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U.S. Pushes Back Future Nuclear-Armed Sub

The U.S. ballistic-missile submarine USS Wyoming approaches Naval Submarine Base Kings Bay, Ga., in 2009. The Obama administration on Thursday announced plans to set back by two years the preparation of a successor to the nation’s Ohio-class fleet of nuclear-armed submarines (U.S. Navy photo). The U.S. ballistic-missile submarine USS Wyoming approaches Naval Submarine Base Kings Bay, Ga., in 2009. The Obama administration on Thursday announced plans to set back by two years the preparation of a successor to the nation’s Ohio-class fleet of nuclear-armed submarines (U.S. Navy photo).

The United States will push back by two years the Navy's time line for preparing a new generation of ballistic-missile submarines, a move intended to defer related expenses and promote a stronger foundation for the project, U.S. Defense Secretary Leon Panetta said on Thursday (see GSN, Jan. 6).

The Pentagon chief announced the decision in laying out plans to reduce armed forces spending by $487 billion across 10 years, the New York Times reported. The future submarines would eventually host the U.S. sea-based nuclear deterrent in place of the nation's existing fleet of Ohio-class vessels.

The first of the next-generation submarines had been scheduled to enter service in 2029, according to a previous report (see GSN, Jan. 24).

The Defense Department also intends to build a successor to its line of B-2 strategic bombers (see GSN, July 21, 2011; Christopher Drew, New York Times, Jan. 26).  The cuts announced on Thursday would not affect the country's existing nuclear bomber or ICBM fleets, according to the Associated Press (Robert Burns, Associated Press/Boston Globe, Jan. 27).

With the exception of the coming fiscal year, U.S. defense spending would rise annually over the next half-decade with the reductions in place, the Los Angeles Times reported.

The Pentagon's $525 billion budget request for the 2013 budget cycle is $6 billion less than lawmakers provided for the current fiscal year, but projected spending would increase in following years until peaking at $567 billion in 2017. Still, Defense Department figures indicate the budget would remain largely consistent from year to year with inflation taken into account.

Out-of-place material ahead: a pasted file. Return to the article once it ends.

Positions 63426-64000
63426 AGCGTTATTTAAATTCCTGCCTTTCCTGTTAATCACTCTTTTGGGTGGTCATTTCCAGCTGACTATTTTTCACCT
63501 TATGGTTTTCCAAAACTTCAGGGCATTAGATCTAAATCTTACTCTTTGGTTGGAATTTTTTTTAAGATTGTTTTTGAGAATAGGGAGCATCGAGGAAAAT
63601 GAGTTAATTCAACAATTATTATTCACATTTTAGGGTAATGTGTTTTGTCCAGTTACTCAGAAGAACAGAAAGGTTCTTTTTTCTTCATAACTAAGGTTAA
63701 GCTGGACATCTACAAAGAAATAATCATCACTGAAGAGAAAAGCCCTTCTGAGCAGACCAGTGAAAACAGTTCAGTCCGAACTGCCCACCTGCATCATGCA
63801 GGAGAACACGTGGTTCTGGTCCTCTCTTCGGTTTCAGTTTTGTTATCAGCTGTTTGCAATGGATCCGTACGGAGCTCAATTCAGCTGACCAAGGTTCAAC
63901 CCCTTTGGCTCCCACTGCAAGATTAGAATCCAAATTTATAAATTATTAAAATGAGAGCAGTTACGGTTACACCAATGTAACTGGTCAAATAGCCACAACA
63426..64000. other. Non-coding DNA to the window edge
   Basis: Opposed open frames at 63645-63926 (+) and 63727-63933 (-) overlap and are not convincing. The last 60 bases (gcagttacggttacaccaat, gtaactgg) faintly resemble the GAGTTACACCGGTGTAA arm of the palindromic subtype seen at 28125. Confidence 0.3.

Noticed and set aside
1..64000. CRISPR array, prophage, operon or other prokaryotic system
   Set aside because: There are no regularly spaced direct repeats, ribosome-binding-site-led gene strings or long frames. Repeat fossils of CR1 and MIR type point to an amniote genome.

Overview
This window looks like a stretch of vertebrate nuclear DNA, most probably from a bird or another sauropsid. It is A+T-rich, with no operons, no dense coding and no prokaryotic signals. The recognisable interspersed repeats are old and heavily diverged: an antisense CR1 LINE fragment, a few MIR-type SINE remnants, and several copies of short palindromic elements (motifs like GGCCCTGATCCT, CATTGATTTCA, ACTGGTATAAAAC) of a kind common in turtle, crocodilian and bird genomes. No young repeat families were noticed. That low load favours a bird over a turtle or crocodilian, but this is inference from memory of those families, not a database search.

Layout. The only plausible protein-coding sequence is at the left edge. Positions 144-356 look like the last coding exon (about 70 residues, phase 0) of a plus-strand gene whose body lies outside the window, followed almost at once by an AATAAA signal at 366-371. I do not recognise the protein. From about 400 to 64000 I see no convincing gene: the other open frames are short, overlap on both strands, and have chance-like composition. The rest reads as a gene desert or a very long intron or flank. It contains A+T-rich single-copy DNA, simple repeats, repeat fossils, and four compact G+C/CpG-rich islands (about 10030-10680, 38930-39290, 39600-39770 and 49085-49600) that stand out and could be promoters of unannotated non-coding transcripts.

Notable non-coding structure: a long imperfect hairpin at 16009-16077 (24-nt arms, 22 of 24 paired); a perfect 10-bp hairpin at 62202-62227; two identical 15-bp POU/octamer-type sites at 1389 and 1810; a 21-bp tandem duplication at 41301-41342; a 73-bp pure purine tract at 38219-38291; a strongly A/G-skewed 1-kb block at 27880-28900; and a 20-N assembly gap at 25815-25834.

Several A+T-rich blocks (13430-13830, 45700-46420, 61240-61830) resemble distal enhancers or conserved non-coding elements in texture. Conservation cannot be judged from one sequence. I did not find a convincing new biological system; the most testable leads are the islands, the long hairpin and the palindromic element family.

Fiscal 2013 begins on Oct. 1 (David Cloud, Los Angeles Times, Jan. 26).

The fiscal 2013 spending proposal suggests the Obama administration is "backing off" a nuclear weapons complex spending plan negotiated in 2010 amid efforts to win ratification of a strategic arms control treaty with Russia, House Armed Services Strategic Forces Subcommittee Chairman Michael Turner (R-Ohio) said on Thursday (see GSN, Sept. 19, 2011). The plan called for $85 billion in spending over the decade.

“When the New START treaty was ratified, it was part of a very clear bargain. The administration promised that a specific and detailed nuclear weapons modernization plan would be implemented, and senators consented to a unilateral reduction in U.S. nuclear forces because the remaining U.S. nuclear forces upon treaty implementation would be modernized," Turner said in released remarks.

“[Panetta's] announcement today is yet another indication that the president is backing off his part of the deal. Ultimately, this changes the circumstances for U.S. participation in the treaty under both Condition Nine of the New START Treaty Resolution of Ratification and language I offered in the National Defense Authorization Act for [fiscal 2012]."

Turner said he would "look carefully" at the administration's spending plan for nuclear weapons activities overseen by the National Nuclear Security Administration, focusing on the Chemistry and Metallurgy Research Replacement complex and Uranium Processing Facility programs "which the president pledged to accelerate" (see related GSN stories, Dec. 19, 2011 and July 8, 2011). 

"These two facilities are absolutely critical to the ability of the U.S. to maintain a credible and reliable deterrent, and they were an essential piece of the New START treaty bargain," he said.

“I am also concerned about the administration’s missile defense plans," the lawmaker added (see GSN, Jan. 18). "For three years, the administration has underfunded and diverted funding from national missile defense.  With rising threats from Iran, North Korea, China and others, we cannot afford the risk created by the administration’s irrational opposition to the missile defense of the United States. I hope the [fiscal 2013] budget undoes more than three years of neglect of national missile defense” (U.S. Representative Michael Turner release, Jan. 26).

Note to our Readers

GSN ceased publication on July 31, 2014. Its articles and daily issues will remain archived and available on NTI’s website.

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